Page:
Roy Keane claims he has parked the mini-furore that arose over his criticism of some Irish players in Cork last week as the Republic of Ireland prepare for Wednesday’s flight to France ahead of the Euro 2016 opener against Sweden on Monday, writes Brendan O’Brien.
The assistant manager had strong words for some of the individual performances in the 2-1 defeat to Belarus last Tuesday evening with Martin O’Neill revealing earlier this week that Keane had apologised to the players involved.
Among them was Aiden McGeady whose career was the subject of a withering remark from the former Manchester United captain, but Keane refused to go into detail on the issue when asked about it on Tuesday lunchtime.
"I'm not going into what I say and don't say to the players privately. I've spoken to a few of the players, not just Aiden, and I've done that throughout my career. I've no problem in speaking to players, staff members, if I feel I've gone overboard.
“That isn't an issue for me. I'm not going into any sort of conversations I would have had with individuals or group of players. That's private, we move on, we get ready for next week.”
Keane was far more expansive on the subject when asked about it by newspaper reporters soon after, but there is an understandable eagerness to check in at their Versailles hotel and get the scent of the tournament in their nostrils.
“When we get over there tomorrow, we'll be glad of it. Countries are over there earlier, but they are playing before us. You feel it would be nice to get on the plane and get over there. Before you know it, you're straight into it.
“We have to remind ourselves to enjoy the next few days and then get down to serious business next week. You can see, yeah, the players will be ready for next week. There's only so much training you can do, sessions you can do, it is about games. “
Training has already begun to taper down as the side’s opening game at the Stade de France draws closer although there is worryingly no sign yet of Jonathan Walters returning to training as the first game approaches.
“He's feeling better in himself,” said Keane of the Achilles issue that was originally said to be a calf problem. “Not ideal of course. The medical staff looking after him but, again, think there has been improvement.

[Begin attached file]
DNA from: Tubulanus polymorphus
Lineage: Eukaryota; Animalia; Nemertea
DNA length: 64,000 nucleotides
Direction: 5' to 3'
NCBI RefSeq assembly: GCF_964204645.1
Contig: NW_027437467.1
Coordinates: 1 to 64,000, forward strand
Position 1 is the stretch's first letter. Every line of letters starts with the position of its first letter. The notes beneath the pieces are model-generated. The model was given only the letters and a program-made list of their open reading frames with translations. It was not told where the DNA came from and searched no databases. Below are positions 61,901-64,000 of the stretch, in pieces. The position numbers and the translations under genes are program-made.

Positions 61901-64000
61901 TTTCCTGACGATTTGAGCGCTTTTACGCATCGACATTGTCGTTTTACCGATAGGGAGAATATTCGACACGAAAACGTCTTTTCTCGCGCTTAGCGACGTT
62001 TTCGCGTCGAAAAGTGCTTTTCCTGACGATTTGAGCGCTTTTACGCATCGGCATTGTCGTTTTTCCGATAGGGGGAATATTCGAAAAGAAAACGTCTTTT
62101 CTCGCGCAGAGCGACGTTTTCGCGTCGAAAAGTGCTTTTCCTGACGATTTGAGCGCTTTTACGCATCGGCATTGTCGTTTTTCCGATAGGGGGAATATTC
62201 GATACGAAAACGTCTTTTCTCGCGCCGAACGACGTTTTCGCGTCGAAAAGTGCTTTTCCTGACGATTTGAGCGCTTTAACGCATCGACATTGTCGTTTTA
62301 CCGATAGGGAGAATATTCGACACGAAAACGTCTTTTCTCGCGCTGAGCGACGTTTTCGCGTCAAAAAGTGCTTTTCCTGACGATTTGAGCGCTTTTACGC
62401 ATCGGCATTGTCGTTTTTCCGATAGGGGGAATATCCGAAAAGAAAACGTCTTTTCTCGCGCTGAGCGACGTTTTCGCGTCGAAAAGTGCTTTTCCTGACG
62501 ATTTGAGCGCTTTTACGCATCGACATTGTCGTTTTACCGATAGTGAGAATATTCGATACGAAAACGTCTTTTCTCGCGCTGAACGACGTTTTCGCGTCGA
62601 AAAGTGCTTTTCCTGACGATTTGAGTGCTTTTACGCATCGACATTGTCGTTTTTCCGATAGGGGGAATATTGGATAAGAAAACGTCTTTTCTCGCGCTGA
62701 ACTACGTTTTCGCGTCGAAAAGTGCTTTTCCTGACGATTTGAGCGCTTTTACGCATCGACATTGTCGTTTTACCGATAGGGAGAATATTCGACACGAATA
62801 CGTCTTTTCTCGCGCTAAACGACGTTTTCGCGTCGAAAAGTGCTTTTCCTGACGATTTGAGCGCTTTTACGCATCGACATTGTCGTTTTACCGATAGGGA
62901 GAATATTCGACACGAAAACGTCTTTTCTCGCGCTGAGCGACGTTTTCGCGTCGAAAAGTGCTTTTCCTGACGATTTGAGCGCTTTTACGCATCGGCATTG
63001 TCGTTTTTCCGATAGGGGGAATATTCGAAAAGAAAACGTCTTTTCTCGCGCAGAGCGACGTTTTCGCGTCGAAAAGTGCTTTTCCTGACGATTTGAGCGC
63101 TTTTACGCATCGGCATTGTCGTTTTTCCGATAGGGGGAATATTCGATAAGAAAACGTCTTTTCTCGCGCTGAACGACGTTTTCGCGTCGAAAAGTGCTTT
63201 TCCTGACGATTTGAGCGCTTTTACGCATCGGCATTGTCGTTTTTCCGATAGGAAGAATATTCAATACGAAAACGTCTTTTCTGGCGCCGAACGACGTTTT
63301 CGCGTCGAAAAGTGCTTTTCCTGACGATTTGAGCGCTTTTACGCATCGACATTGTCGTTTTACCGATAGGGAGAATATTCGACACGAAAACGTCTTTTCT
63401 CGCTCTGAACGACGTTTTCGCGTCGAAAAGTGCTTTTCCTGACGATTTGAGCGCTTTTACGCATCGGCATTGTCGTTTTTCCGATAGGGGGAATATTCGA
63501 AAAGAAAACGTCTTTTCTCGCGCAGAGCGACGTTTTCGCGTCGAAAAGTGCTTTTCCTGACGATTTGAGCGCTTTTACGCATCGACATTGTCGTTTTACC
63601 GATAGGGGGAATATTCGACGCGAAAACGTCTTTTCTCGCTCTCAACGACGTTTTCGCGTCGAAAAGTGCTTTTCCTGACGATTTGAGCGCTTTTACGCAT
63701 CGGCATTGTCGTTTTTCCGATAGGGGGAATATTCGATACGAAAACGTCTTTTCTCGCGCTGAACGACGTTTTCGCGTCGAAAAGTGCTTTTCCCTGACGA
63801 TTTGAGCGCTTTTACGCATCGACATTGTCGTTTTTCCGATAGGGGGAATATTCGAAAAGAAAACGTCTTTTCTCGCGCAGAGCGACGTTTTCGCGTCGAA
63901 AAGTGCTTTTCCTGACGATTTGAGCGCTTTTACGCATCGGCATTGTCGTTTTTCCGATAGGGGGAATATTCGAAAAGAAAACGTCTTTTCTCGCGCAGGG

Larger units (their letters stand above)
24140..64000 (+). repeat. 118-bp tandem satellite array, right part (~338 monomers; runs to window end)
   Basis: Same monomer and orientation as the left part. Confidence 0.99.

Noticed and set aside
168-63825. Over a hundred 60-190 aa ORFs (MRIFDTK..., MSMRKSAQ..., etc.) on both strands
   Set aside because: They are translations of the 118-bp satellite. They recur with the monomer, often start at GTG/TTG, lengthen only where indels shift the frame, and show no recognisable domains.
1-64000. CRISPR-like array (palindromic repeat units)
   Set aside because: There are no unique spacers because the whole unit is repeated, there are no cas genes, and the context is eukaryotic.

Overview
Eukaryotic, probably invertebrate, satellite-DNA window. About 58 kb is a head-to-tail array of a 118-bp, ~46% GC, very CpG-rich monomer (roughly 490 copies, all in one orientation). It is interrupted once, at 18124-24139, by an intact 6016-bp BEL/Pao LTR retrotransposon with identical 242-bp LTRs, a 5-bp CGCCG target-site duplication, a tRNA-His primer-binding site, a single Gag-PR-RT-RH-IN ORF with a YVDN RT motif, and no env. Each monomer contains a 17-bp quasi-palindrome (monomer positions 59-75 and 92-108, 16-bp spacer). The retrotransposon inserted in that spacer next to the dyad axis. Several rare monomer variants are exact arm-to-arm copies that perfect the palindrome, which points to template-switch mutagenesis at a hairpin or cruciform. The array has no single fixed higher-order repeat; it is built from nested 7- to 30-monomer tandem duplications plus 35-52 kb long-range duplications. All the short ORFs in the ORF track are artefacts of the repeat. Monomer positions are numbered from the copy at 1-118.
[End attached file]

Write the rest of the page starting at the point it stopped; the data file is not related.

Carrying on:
“Jon is a lot more positive about it and looking towards the end of week. Jon is a fit lad anyway, hopefully that won't be a problem for next week. The closer we get to the game, Jon would be the biggest worry.”
Walters didn’t take any part in the group training session at the National Sports Campus in Dublin on Tuesday. Neither did Robbie Brady who, Keane says, was “tempted” to join in having all but shrugged off a back spasm injury that has curbed his input so far this week.
Robbie Keane, however, did take part and Keane made it clear that he, O’Neill and the medical staff will be guided by any of the senior players when it comes to assessing their well-being ahead of the game against the Swedes.
“There's certain players you would wait a little bit longer for and Jon has probably earned that right, to get the benefit of the doubt. Sometimes when players come back from injury, it's down to how positive they are.
“Jon is dying to get back involved. He might have to be a bit more patient and wait towards the end of the week. He's one of the fittest lads in the group and we probably won't have more news until the end of the week so we're just playing it day by day.
“Jon has earned that right to wait as long as possible. It doesn't mean we wait until Sunday night, because you want to finalise teams etc and I'm sure the manager will make the right call. We have to trust Jon's opinion. A lot of it will come down to the player.”